Paul Skaggs, industrial design program chair for the Ira A. Fulton College of Engineering and Technology at Brigham Young University, has received the college's first Abell Innovation Professorship for his talent in fostering creativity.
The objective of the Abell Professorship is to enhance multi-disciplinary innovation education in the Ira A. Fulton College's School of Technology.
“I think there are principles that should be taught to students before they launch off into a project to help them understand innovation and the role it plays,” said Skaggs. “The purpose of this professorship is to help meet the college’s strategic initiative for innovation and build a stronger curriculum for the students around innovation.”
“The Abell family has been strong advocates for broadening the education of engineering and technology students, and this gift will go a long way to achieving that goal,” said Val Hawks, director of the School of Technology.
“Paul has not only worked hard, but done so consistently over several years to teach innovation and to be innovative,” Hawks said. “I am confident his work with the professorship will be a major factor in reaching a new level of innovation education for the students in the School of Technology.”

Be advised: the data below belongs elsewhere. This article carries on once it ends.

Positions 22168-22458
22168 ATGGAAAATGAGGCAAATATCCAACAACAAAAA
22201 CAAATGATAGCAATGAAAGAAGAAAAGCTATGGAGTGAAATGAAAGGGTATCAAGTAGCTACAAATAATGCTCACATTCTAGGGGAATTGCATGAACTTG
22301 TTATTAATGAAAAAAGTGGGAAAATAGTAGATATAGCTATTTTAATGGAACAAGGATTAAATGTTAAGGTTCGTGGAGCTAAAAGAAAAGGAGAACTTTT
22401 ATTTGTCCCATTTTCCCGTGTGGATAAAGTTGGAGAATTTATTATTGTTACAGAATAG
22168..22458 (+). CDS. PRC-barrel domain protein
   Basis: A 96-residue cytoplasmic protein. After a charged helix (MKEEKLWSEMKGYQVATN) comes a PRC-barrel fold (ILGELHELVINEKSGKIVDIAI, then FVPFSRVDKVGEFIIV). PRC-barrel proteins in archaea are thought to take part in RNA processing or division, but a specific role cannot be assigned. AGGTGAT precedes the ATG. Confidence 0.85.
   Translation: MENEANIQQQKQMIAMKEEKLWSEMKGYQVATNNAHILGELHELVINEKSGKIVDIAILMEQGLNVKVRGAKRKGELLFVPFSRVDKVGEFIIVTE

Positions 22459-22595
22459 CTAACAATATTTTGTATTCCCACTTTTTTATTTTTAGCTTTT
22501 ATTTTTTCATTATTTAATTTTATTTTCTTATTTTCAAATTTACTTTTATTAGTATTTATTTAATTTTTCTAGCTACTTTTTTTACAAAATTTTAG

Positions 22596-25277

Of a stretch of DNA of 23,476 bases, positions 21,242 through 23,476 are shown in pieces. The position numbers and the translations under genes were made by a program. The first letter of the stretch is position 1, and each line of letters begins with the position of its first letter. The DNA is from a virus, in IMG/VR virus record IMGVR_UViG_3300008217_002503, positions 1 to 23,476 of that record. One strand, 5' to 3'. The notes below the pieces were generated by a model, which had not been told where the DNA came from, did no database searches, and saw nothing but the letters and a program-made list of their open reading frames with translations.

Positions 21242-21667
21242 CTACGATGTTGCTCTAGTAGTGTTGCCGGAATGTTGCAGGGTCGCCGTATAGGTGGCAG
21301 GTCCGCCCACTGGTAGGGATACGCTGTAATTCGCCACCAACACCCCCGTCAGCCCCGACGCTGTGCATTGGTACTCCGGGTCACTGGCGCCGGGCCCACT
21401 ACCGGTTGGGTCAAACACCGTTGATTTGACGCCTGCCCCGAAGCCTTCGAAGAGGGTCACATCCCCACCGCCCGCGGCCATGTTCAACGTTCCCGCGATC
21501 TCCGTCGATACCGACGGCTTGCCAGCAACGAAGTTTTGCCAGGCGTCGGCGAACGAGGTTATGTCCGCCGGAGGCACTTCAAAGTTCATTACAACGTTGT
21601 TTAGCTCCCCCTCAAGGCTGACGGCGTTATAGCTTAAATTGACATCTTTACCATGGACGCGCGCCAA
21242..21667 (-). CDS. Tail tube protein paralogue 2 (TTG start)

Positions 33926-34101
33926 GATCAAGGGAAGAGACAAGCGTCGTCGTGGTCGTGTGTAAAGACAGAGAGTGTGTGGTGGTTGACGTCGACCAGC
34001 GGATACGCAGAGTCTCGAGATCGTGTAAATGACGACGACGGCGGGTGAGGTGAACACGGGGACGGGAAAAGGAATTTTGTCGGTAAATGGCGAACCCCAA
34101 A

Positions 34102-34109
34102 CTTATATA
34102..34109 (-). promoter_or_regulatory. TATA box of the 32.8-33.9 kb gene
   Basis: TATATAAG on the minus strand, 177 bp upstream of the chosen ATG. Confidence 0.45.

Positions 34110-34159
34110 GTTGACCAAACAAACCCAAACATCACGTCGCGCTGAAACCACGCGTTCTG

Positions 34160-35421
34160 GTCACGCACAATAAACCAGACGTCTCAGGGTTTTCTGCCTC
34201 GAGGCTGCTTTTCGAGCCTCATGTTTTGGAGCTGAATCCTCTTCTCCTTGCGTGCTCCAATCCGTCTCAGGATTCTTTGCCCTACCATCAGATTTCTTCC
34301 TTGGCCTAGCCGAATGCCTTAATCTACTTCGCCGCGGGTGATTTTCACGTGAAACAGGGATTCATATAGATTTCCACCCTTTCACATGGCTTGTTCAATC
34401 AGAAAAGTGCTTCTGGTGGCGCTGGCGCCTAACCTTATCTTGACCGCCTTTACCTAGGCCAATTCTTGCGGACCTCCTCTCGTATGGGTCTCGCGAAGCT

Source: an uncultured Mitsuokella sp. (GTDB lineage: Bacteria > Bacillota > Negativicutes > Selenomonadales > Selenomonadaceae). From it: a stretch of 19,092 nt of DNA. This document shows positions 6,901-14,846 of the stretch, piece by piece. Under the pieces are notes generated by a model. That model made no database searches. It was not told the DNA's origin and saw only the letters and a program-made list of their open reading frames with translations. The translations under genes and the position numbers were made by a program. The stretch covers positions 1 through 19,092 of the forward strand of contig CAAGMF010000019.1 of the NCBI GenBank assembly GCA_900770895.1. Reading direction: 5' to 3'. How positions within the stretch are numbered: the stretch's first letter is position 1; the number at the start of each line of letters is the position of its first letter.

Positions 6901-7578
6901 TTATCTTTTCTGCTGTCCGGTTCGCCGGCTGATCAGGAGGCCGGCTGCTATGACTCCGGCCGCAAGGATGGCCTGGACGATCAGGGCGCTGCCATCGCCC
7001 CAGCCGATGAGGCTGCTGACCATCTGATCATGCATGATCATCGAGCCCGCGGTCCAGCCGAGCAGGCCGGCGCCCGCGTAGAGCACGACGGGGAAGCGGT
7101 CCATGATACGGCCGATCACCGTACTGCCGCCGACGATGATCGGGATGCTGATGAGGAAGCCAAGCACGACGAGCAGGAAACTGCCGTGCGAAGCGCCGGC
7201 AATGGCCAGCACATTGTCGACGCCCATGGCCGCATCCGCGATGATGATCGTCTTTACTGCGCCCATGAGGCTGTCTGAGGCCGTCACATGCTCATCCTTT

Since coming to BYU nine years ago, Skaggs has developed curriculum in structured creativity and innovation, including a freshman core curriculum class in design thinking and creativity. He helped develop the innovation boot camp and taught the first innovation block class in the School of Technology.
The boot camps began in 2009 as an extra-curricular program designed to prepare students to contribute to the development of new technologies in the 21st century. These camps have evolved into a one-credit block class required by several disciplines. Students enjoy learning about problem finding as well as exploring innovative ideas.
Skaggs’ background in facilitating the creative process has shaped his future plans to make BYU’s School of Technology a leader in innovation education and execution.
With the money awarded, Skaggs said he would like to build BYU’s reputation by “promoting the School of Technology as one of the leading institutions for researching, studying and applying innovation components in education.”
Within the college, he plans to further develop a body of knowledge through the research of literature, making connections with others in similar areas and developing a course workbook showcasing success stories.
Looking outside campus, he plans to generate attention and prestige through high-intensity corporate innovation boot camps and innovation symposiums, workshops and lectures.
Skaggs received his MFA in industrial design from Rochester institute of Technology in 2002 and his undergraduate degree in industrial design from BYU in 1980.
For more information, contact Krista Tripodi, 801-422-3948, firstname.lastname@example.org.
Writer: Melissa Oldham